The widow needs income from her investments to survive, she cannot risk losing her investment, However the young executive has time on his side and can therefore take more risk.

Time Frame
As a general rule, the shorter your investment horizon, the more conservative you should be.
If you are investing for a long-term objective like retirement and you are still young, then you have time to be more aggressive in your approach and invest in high risk-high reward asset classes like stocks. At the same time, if you start young, you have the power of compounding on your side!

On the other hand, if you are about to retire, then you may opt for a more conservative approach as the opportunity to recover losses on your investments is limited in case of any losses and therefore it is critical to be safe.
Risk Profile

When investing, you need to know how much volatility you can stand to see in your return on investments.

Figuring this out is difficult, but there is some truth to an old investing maxim: you’ve taken on too much risk when you can’t sleep at night because you worry about your investments. 

Ask your investment advisor to conduct a thorough risk profiling for you to help make more informed investment decisions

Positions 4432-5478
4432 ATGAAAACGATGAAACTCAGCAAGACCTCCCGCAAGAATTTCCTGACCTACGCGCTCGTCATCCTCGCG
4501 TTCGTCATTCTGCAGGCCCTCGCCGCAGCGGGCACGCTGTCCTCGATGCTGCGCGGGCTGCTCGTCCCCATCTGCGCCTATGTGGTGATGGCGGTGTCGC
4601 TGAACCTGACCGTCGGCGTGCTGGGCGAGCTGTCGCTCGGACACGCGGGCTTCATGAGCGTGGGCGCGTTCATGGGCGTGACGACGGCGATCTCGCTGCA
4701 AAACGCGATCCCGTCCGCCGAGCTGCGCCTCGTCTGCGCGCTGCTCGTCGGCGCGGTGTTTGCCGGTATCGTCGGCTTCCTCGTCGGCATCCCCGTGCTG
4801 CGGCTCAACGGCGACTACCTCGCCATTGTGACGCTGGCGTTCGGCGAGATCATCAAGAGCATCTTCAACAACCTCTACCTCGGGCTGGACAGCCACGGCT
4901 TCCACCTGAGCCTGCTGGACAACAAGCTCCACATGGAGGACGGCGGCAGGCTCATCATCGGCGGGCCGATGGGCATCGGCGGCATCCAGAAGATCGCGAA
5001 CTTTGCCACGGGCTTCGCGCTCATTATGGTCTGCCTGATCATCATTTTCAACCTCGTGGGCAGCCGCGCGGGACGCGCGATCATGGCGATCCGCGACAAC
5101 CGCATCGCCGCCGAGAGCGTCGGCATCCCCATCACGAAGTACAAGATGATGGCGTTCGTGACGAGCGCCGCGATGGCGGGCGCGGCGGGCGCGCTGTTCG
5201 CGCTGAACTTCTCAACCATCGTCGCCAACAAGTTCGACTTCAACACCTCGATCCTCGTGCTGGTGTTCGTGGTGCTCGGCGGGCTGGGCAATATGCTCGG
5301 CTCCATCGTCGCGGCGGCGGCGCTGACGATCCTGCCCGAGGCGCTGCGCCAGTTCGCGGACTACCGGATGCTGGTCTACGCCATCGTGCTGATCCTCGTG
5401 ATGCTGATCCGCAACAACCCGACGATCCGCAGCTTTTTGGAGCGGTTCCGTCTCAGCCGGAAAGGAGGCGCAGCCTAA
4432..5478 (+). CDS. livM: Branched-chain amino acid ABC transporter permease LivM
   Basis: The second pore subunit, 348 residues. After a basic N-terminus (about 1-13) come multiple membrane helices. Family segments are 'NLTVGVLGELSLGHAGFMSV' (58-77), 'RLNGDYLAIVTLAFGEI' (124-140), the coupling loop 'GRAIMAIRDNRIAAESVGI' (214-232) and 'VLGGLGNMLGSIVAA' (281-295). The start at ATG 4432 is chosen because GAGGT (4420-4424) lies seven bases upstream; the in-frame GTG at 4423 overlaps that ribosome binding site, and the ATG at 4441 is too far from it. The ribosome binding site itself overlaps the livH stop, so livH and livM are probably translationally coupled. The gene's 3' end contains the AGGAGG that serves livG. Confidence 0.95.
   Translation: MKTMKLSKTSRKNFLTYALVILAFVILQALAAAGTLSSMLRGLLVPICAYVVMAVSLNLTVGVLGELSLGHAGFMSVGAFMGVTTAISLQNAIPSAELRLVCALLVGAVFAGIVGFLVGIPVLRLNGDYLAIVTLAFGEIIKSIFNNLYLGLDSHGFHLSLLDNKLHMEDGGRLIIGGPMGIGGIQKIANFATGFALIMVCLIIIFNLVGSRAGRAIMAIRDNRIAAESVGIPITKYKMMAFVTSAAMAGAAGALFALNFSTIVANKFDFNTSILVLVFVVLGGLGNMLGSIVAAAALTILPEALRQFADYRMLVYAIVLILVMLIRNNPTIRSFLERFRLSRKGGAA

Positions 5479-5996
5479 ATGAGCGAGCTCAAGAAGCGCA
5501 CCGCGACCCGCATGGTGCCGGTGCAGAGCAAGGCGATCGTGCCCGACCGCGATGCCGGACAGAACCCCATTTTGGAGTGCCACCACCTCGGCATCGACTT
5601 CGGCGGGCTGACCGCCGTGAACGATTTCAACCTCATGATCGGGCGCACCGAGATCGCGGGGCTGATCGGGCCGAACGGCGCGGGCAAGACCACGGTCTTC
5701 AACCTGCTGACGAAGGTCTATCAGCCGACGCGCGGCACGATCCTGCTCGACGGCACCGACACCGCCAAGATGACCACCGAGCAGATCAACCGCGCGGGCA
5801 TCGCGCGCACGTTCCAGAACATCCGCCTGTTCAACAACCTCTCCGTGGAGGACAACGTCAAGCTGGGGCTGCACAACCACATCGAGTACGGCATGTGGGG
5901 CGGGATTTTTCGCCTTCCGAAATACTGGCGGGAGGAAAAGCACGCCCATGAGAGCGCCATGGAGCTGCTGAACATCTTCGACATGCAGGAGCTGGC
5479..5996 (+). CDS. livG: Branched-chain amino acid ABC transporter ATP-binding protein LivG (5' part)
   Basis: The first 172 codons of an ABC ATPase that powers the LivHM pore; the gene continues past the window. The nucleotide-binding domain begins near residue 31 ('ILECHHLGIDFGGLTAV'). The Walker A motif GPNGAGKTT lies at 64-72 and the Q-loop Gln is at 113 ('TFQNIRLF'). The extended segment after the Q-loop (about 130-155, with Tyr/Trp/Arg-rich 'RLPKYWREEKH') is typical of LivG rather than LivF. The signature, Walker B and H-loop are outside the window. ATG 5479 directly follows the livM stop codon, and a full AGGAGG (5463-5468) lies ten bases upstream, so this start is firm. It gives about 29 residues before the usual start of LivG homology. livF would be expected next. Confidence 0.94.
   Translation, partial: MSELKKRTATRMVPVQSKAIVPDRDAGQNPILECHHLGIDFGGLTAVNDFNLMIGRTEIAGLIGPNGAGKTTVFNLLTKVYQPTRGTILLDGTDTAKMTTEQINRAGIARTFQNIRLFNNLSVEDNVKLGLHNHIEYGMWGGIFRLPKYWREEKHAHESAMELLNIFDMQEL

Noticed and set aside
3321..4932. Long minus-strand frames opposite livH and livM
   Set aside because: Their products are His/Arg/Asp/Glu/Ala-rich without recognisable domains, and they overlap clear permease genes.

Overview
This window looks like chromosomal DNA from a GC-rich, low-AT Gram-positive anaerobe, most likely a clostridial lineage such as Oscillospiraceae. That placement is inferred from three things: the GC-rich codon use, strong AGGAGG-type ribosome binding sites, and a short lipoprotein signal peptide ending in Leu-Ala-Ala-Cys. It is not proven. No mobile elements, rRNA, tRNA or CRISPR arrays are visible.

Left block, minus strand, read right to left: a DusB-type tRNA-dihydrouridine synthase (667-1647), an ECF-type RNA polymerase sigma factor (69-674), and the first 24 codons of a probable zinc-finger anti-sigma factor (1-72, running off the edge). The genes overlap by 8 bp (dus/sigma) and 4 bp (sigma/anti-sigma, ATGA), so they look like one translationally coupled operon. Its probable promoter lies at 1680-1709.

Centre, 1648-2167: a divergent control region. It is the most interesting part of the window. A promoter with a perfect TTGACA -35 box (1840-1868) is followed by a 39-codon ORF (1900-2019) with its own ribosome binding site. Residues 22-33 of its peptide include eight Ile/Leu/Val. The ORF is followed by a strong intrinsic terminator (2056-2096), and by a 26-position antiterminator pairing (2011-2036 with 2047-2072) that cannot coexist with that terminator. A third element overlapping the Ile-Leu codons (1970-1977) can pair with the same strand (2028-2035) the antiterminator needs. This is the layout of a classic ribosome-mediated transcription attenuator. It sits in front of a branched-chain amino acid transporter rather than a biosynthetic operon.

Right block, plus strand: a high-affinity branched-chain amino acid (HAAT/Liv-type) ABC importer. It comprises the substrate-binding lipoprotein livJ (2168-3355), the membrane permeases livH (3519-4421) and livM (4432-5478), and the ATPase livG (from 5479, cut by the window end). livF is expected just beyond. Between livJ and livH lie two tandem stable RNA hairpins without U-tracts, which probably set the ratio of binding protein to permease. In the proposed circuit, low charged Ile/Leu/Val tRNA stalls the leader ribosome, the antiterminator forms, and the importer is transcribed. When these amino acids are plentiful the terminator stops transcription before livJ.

Types of Investment

The term ‘Sukuk’ is commonly used to refer to any form of Shariah Compliant investment founded on debt. When you purchase a Sukuk, you are lending out your money to a company or the government which invests your money in Shariah Compliant avenues. They agree to give you return on your investment and eventually pay you back the amount you lent them.

The main attraction of sukuk and other debt instruments such as bank deposits is their relative safety. However due to the safety and stability there is low risk and low potential return compared to other investment instruments.

When you purchase stocks (or ‘equities’), you become a part-owner of the business. This entitles you to vote at the shareholder’s meeting and allows you to receive any profits that the company allocates to its owners (also known as dividends).

While Sukuks/ Islamic bank deposits and other Shariah Compliant debt instruments provide a steady stream of income, stocks are volatile. They fluctuate in value on a daily basis. Compared to the Islamic debt instruments, stocks provide relatively high potential returns. Of course, there is a price for this potential: you must assume the risk of losing some or all of your investment.

When you buy a mutual fund, you are pooling your money with a number of other investors, which in turn enables you (as part of a group) to pay a professional manager to select specific securities for you.

Mutual funds are set up with a specific strategy in mind, and their distinct focus can be nearly anything: stocks, sukuks, other Shariah compliant debt instruments, Islamic bank deposits, gold, real estate, etc. The primary advantage of a mutual fund is that you can invest your money without needing the time or the experience in choosing investments.